A recent decision from Ontario’s Human Rights Tribunal carries a valuable lesson for employers.
Adnan Cenanovic brought a complaint against Bourbon St. Grill after he spotted a Kijiji job posting for “females only.” Cenanovic applied anyway and says his application was rudely rejected, leaving him stressed, depressed, humiliated and “beaten to the bone” (not physically, we presume). He wanted $25,000 in compensation.
The restaurant said Cenanovic wasn’t a genuine applicant since he lacked any restaurant experience or real interest in the job, but instead just wanted to serve up trouble.
See: Human rights and discrimination
The tribunal agreed that Cenanovic wasn’t a bona fide applicant. Tribunals are generally loath to hand out big awards unless the applicant can show they genuinely suffered some sort of financial loss or damage to personal dignity and Cenanovic couldn’t do it.
In the end, the restaurant got off clean and Cenanovic got nothing.
However, that doesn’t mean the restaurant did nothing wrong. The tribunal said the ad was discriminatory and violated ss. 5 and 23 of the Ontario Human Rights Code, which deal with employment and job advertisements.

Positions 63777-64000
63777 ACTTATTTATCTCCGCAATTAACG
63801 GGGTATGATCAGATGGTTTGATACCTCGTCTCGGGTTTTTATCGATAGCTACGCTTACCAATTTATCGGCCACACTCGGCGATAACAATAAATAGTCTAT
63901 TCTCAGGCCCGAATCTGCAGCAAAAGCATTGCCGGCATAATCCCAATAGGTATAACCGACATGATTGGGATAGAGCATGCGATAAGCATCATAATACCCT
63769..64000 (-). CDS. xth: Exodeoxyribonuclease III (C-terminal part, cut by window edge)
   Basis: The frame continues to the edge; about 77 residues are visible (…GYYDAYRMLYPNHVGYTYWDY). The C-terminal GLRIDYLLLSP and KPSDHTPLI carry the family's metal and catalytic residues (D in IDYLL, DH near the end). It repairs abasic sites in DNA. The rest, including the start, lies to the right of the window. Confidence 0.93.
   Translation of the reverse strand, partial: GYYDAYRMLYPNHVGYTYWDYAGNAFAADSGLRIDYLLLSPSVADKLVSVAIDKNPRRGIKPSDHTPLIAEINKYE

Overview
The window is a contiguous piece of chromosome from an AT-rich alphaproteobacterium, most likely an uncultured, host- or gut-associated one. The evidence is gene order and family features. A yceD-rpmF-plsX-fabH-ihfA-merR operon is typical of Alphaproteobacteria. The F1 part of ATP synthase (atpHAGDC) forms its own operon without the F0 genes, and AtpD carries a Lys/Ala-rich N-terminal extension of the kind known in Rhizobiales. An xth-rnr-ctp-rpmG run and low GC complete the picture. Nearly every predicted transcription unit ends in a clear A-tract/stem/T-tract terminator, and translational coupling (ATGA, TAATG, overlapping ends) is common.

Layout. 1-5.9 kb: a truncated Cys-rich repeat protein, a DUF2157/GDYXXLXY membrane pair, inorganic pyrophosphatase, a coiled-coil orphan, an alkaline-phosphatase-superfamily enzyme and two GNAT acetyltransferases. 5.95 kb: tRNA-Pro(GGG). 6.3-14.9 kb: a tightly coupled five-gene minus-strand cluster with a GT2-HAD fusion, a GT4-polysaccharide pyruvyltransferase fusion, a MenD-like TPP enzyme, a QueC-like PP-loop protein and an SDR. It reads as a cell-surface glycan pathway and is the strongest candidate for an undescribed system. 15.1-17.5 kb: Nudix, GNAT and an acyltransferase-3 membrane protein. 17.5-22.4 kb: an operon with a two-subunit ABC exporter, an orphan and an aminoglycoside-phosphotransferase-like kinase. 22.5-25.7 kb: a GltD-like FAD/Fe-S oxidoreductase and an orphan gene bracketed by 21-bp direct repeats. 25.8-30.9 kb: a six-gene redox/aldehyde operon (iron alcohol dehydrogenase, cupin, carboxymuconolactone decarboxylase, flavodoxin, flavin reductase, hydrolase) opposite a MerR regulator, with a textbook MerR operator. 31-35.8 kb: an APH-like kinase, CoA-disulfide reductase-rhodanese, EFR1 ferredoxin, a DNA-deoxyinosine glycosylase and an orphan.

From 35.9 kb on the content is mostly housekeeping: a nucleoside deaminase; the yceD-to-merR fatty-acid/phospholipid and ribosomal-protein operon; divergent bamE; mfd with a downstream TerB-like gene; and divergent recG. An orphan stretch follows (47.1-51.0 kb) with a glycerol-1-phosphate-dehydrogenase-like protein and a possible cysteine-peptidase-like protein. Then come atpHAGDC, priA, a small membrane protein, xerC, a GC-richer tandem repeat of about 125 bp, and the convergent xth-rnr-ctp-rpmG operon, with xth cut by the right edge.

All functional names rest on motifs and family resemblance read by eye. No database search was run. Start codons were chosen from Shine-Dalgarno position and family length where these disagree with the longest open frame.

After Cenanovic’s failed application, the manager printed a copy of the Code and discussed it with staff. He then developed a policy on human rights and hiring discrimination.
Given this, the tribunal said the Code clearly had its intended effect, since it “identified and corrected” discrimination at the restaurant.
If Cenanovic had been a bona fide applicant, or the manager hadn’t taken those steps to address discrimination, the restaurant likely would’ve been liable for some kind of damages. Past cases have seen restaurants dinged for thousands of dollars over discrimination in their hiring practices.
So remember to keep a level playing field, lest you pay the price.